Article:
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A Glimpse Into the Security Mindset

January 22nd, 2010

backtofuture_228x224All IT professionals, regardless of specialty, face a number of challenges. Some, if not all, of these will affect most IT professionals in some way or another throughout their career:

  • Lack of budget, IT is considered “overhead”
  • Lack of respect from other business units, we’re only one step removed from R2-D2
  • Lack of social skills, you spilled Mountain Dew on your too-short pants at the meeting
  • Politics, the smiley well-dressed guy that wears too much cologne with the football analogies is better-liked than you

There’s also a bevy of more specific technical challenges that could plague IT folks (this list is almost infinite):

  • You are trying to integrate new platforms into the environment
  • You are trying to keep legacy systems afloat
  • You are trying to communicate with the mainframe people, who DO in fact resemble R2-D2
  • Upgrading/replacing systems
  • Upgrading/replacing applications
  • Managing users, scripts, logs, storage, networks, devices, etc etc etc.

Security people have a challenge that is 100% unique to their discipline: we have adversaries.

Now I know some of you in areas other than security will argue that you have adversaries, too. If security is even a tiny part of your job description, then you may be right. But the burden of fending off adversaries, both internal and external, falls squarely on the shoulders of information security teams. This lends an entirely new dimension to the concerns that plague everyone else:

  • We cannot prioritize new functionality over security and stability. Ever. Lest adversaries take advantage of this and exploit vulnerabilities.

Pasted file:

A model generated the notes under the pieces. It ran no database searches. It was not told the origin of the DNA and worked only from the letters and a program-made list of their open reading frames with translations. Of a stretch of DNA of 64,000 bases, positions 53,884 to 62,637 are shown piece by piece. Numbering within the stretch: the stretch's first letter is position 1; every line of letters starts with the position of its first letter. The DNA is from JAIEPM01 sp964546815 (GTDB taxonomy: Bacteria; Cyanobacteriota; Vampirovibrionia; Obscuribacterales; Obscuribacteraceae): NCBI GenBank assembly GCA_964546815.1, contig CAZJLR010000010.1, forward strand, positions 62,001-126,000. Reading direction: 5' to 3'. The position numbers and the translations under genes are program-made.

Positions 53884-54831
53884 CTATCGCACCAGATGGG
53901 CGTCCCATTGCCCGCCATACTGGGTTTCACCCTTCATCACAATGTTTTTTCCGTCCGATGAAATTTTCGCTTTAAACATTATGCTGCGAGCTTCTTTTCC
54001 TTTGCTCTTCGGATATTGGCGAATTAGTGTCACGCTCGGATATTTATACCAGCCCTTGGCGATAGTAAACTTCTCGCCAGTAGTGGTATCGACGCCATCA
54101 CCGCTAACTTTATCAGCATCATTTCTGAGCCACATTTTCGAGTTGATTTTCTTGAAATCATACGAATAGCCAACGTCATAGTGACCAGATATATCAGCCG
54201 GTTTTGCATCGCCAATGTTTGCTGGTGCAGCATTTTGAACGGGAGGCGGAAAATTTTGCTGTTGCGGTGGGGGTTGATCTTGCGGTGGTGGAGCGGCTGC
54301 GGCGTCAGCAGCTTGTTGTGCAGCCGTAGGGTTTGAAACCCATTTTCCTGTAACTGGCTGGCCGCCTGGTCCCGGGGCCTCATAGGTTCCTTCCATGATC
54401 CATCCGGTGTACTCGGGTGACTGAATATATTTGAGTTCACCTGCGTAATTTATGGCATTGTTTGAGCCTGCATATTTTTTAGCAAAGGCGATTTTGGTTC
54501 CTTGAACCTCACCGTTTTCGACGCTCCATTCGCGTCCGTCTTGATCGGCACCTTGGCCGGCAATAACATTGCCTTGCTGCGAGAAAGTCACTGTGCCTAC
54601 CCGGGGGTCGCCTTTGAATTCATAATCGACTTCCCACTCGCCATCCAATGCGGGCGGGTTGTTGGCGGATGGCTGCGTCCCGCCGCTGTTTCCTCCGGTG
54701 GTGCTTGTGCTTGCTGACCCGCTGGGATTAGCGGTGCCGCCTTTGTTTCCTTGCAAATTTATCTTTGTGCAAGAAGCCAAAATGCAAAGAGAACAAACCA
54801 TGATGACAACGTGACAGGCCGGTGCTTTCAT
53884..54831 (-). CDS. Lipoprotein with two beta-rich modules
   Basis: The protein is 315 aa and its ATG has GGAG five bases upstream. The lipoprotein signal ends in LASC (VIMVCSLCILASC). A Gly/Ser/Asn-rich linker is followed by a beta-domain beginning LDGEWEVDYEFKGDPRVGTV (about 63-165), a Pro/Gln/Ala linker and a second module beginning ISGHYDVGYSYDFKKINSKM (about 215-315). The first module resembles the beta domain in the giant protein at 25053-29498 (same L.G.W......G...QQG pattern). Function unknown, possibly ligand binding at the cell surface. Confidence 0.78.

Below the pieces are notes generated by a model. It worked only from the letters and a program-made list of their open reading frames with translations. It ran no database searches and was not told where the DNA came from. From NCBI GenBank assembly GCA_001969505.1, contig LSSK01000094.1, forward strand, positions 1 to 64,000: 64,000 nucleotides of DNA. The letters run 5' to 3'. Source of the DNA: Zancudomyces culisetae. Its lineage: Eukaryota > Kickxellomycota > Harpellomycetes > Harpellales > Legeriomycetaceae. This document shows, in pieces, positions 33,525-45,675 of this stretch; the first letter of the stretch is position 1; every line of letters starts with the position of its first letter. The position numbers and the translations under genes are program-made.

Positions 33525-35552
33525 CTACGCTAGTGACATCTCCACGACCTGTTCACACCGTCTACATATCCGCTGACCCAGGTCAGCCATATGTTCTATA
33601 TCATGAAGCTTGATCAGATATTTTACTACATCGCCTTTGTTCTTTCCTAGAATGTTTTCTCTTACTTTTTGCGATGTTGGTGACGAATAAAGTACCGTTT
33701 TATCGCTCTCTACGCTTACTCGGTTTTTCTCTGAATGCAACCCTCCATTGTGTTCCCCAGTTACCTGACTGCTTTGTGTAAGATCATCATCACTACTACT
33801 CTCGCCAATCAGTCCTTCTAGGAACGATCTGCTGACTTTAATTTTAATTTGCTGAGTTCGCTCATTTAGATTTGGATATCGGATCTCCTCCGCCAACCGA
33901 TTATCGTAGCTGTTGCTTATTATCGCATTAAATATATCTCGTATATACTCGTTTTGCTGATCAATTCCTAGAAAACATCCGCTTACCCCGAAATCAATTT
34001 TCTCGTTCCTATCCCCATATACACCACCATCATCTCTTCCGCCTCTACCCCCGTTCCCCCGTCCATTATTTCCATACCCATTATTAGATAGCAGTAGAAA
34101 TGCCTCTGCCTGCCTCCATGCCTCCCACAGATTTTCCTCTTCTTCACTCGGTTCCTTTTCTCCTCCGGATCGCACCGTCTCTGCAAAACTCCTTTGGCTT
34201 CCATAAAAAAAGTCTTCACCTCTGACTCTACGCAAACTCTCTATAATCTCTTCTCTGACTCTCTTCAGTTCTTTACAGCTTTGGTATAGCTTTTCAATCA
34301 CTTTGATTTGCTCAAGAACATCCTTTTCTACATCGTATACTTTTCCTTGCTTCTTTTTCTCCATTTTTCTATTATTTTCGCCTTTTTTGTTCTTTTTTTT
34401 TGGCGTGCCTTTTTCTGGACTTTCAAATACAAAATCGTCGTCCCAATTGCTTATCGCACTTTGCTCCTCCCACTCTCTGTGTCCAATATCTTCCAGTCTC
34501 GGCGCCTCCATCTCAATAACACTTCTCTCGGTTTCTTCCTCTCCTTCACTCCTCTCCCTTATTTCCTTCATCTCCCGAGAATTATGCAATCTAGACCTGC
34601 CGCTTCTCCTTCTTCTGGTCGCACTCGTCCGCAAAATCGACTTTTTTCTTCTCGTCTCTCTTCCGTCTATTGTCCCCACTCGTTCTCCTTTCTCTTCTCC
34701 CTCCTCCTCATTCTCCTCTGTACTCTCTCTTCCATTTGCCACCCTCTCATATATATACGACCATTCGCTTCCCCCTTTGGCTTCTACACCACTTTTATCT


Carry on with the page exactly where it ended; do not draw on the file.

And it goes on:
• Things like coding languages employed, platforms chosen, and applications deployed really need consideration not from what they offer us, but for how breakable they are.
  • The concept of time is more relevant to us than anyone – our priorities can, and should, change as the threat landscape does. We have opponents, some coordinated and others standalone, actively trying to come up with new ways to cause us harm. This means we need to ensure these new methods they’re employing will be as ineffectual as possible, all the time.

This is an over-simplification at best. However, it’s an oft-overlooked factor that tends to be forgotten in the day-to-day dynamics of our interactions.

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  1. January 22nd, 2010 at 16:40 | #1

    Hi Shack

    I always call it “managing conflict” in that there is this great triangle of things that are constantly at odds with each other: cost, security/paranoia, and useability/operations. If any one of these 3 wins out, it does it at the expense of the others.

    If you can’t manage conflict, you might want to find another career path, Mkay? =) Actually, I think the whole lot of security people thrive on conflict. If we don’t have enough of it, we start making up reasons to have more of it because if we’re not a target, we don’t know how to behave.

    I’m still trying to figure out if security attracts argumentative people or if it turns people argumentative over time. Chicken-egg, what does it matter when we’re all just rude, abrasive jerks anyway? =)

  2. admin
    January 22nd, 2010 at 17:42 | #2

    This is a good breakdown, actually – and I think the argumentative point is well made, probably somewhere in the middle. The reassuring thing, perhaps, is that we will always be a target to someone. I would bet on this.

  3. January 28th, 2010 at 00:14 | #3

    I don’t completely disagree with your point.

    Don’t some others in IT, particularly those in product development roles and those within emerging businesses feel they have adversaries in the guise of competitors? Some known and some unknown? Is what the Amazon Kindle dev team thinking today with the iPad release adversarial?

    At the ISACA Vegas conference there was a lot of talk about the dissatisfaction in the info sec profession. To answer part of my own question, many of my clients seem to have a bunker mentality as they live a Sisyphian life (Read: Same thing, different day) fighting the fight. Their peers in product development get the occasional win of a release, a product award, etc. while the infosec adversary never goes away.

    Other differences between the competitive adversary and the threatening adversary you are describing?

    Love the blog by the way.

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